Re: Threading a Needle - chronographing at 500 yards
Sure, I have been testing commercial Bentonite. This is a commercially mined clay that is used for a wide range of purposes, including "driller's mud (oil industry), mud-jacking, animal feed filler, lining dug-outs, and lots of other uses. I can buy it in 55 pound bags, it has been dehydrated and powderized so that it is the consistency of flour. Bag costs about 8 bucks. We simply pour about fill a 5 gallon pail about 1/3-1/2 with water and slowly add the clay powder. My buddy has a big egg-beater like attachment for an electric drill that dry-wall installers use, and this does a great job of turning the mixture into a thick mud. You could do this by hand by kneeding water and powder together but it would be much slower. They told me to be sure that we did not pour water into the clay, will make big balls that would have to be broken down.
We shot all afternoon testing bullets. The clay will get as thick as plastercine, we make up 11"x11"x4" blocks in plastic bags and line them up in a wooden trough-like affair. The bullets are quite easy to recover, usually stuck against the plastic on the off side of one of the layers. Created some incredible channels today since we were shooting closer and also tested some match bullets.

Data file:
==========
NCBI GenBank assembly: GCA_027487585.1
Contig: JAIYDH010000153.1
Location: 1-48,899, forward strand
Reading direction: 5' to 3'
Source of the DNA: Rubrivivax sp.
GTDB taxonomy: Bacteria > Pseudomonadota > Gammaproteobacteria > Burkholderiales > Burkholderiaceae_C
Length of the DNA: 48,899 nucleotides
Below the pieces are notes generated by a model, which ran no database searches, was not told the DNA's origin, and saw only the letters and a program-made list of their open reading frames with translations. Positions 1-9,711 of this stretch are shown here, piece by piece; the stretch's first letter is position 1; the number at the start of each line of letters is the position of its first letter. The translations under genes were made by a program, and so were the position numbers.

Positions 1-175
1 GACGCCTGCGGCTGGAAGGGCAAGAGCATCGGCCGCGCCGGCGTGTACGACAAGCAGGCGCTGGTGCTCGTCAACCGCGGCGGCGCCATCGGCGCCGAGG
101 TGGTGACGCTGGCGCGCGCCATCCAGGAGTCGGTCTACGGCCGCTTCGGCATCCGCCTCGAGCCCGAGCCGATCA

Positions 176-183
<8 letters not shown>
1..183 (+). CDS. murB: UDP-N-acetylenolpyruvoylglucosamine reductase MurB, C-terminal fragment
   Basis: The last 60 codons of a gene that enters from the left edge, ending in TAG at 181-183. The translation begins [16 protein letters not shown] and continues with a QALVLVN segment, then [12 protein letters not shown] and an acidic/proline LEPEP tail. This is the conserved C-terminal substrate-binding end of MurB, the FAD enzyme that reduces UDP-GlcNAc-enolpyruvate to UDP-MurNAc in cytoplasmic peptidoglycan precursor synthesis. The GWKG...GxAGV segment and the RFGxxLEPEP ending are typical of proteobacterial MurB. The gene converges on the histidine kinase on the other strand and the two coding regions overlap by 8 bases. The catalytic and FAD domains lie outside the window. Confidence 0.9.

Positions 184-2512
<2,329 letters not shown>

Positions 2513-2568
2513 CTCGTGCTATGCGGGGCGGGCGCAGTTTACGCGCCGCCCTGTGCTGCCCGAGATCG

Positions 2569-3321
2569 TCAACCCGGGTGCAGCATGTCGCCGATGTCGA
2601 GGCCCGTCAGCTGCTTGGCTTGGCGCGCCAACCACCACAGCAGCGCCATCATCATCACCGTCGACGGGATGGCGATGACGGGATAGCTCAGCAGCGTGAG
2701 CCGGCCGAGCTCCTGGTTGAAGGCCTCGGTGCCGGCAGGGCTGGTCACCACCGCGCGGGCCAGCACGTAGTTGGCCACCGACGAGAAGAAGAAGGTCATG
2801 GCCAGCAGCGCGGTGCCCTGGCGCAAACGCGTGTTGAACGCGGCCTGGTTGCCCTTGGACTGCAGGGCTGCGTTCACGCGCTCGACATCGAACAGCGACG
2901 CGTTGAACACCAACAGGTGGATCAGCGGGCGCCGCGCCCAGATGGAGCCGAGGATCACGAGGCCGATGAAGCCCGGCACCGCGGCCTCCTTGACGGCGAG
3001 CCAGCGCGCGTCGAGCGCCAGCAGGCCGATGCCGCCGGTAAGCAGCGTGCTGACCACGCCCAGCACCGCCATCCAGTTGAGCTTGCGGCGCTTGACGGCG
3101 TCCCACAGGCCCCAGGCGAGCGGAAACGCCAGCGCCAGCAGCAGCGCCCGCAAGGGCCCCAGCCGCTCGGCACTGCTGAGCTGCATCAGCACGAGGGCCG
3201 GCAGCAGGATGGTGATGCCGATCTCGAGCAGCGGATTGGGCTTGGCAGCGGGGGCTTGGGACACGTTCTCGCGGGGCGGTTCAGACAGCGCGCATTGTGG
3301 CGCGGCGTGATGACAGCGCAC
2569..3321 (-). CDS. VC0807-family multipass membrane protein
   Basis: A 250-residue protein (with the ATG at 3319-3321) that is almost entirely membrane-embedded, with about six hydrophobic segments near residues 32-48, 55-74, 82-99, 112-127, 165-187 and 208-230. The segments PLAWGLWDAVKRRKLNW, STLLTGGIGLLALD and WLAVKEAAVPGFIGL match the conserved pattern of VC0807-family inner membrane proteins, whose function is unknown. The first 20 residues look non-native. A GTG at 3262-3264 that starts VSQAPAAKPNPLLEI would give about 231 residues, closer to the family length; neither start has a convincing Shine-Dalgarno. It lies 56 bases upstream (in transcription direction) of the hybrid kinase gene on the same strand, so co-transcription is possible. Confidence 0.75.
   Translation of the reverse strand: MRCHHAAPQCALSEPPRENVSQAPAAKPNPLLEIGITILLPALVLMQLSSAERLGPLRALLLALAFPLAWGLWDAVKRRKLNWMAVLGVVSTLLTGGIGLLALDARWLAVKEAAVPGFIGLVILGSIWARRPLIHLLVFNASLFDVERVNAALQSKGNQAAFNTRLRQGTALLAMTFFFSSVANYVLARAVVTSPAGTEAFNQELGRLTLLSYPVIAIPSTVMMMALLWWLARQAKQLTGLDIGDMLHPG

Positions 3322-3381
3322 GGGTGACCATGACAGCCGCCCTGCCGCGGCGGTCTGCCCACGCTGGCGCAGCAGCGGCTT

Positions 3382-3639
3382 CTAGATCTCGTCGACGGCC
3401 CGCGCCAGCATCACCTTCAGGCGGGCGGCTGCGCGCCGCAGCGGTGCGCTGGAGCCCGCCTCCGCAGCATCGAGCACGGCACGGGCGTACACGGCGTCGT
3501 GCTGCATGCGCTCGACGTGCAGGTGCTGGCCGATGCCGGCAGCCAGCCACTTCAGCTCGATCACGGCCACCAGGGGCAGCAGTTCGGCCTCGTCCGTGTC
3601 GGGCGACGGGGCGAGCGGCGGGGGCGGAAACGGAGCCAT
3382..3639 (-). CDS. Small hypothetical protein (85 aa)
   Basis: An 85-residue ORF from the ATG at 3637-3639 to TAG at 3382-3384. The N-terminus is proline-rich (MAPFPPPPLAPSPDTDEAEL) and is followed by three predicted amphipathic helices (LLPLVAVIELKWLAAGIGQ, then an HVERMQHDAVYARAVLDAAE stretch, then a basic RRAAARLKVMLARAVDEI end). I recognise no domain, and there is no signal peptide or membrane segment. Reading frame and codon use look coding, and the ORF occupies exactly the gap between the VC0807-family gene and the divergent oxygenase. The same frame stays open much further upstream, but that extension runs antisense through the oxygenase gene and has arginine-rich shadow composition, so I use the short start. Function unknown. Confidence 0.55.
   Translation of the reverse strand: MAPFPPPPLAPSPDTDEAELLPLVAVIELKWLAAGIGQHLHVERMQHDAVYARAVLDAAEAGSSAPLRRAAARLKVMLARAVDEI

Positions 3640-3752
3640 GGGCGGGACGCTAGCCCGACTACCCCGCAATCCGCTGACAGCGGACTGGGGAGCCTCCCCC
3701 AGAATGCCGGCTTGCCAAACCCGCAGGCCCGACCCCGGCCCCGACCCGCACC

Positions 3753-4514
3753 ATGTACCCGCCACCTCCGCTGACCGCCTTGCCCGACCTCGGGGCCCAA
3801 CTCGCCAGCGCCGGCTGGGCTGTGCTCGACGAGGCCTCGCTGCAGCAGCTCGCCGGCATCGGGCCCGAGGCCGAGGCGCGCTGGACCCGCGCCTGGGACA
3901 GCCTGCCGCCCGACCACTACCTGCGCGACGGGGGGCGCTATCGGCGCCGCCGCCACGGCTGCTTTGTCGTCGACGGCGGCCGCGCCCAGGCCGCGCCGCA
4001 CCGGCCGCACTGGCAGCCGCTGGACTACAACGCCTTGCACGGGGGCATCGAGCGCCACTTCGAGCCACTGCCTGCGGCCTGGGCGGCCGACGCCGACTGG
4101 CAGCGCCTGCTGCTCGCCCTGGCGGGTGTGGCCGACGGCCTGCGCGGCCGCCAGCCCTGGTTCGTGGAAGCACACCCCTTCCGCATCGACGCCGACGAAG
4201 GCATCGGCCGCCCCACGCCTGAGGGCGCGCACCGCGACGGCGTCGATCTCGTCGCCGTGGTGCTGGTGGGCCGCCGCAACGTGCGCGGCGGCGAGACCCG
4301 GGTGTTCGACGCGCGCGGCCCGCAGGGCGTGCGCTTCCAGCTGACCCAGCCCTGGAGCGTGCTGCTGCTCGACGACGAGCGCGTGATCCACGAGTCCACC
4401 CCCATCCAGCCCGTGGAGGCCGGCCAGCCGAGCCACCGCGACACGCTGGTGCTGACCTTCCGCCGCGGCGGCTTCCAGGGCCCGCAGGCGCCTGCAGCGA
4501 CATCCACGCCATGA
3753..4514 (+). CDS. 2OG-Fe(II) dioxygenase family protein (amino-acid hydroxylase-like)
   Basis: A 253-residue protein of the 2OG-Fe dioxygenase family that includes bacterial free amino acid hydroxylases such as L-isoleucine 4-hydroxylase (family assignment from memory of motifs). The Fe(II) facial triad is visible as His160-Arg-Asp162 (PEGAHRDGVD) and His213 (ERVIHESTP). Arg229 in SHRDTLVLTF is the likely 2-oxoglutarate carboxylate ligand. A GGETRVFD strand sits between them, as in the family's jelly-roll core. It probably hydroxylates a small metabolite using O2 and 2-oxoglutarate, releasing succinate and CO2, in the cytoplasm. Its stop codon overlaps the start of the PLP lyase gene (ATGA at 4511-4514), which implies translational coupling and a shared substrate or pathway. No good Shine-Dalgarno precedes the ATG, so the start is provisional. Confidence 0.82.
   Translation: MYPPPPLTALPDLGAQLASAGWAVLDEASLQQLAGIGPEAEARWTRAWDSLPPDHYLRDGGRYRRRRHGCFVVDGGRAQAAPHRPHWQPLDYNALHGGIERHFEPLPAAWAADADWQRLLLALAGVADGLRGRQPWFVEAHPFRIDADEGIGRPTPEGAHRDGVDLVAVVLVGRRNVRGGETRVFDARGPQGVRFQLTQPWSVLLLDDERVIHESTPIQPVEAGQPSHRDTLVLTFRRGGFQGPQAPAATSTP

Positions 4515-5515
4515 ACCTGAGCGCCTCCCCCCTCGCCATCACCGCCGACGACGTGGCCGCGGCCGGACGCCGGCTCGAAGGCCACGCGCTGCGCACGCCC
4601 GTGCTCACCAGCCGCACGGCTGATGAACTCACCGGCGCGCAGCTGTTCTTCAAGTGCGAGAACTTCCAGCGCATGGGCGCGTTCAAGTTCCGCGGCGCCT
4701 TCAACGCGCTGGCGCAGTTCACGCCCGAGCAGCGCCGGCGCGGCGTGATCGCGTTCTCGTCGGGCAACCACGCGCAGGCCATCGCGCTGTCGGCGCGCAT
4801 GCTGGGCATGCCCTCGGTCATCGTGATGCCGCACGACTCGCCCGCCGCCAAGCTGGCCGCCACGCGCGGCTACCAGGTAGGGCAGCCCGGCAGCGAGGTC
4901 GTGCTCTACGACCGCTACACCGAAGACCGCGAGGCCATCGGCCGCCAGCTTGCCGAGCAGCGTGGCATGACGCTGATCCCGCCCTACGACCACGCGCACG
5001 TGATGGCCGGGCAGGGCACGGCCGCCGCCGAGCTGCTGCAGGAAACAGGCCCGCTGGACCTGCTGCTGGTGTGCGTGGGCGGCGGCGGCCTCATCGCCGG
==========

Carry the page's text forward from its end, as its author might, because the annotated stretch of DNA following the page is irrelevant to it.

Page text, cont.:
I have now shot the Barnes XLC 168 grain bullets into the clay at 1, 2, 3, 4 and 500 yards and have impact velocities. Have created a very neat bullet collection.
Have also got a group of small plastic bags with Hornady, Speer, Sierra and Nosler J-4 fragments. The Sierra 168 and 175 performed the best of that bunch but they did fragment after about 8 inches of penetration in the clay. The others were like bombs.
My buddy fired a shot through the chronographs at 15 feet with the Barnes bullet, had clay flying about 30 feet in the air and onto trucks parked about 40 feet back. Recovered a perfect mushroom. It was a great way to end the day, except we had some cleaning to do...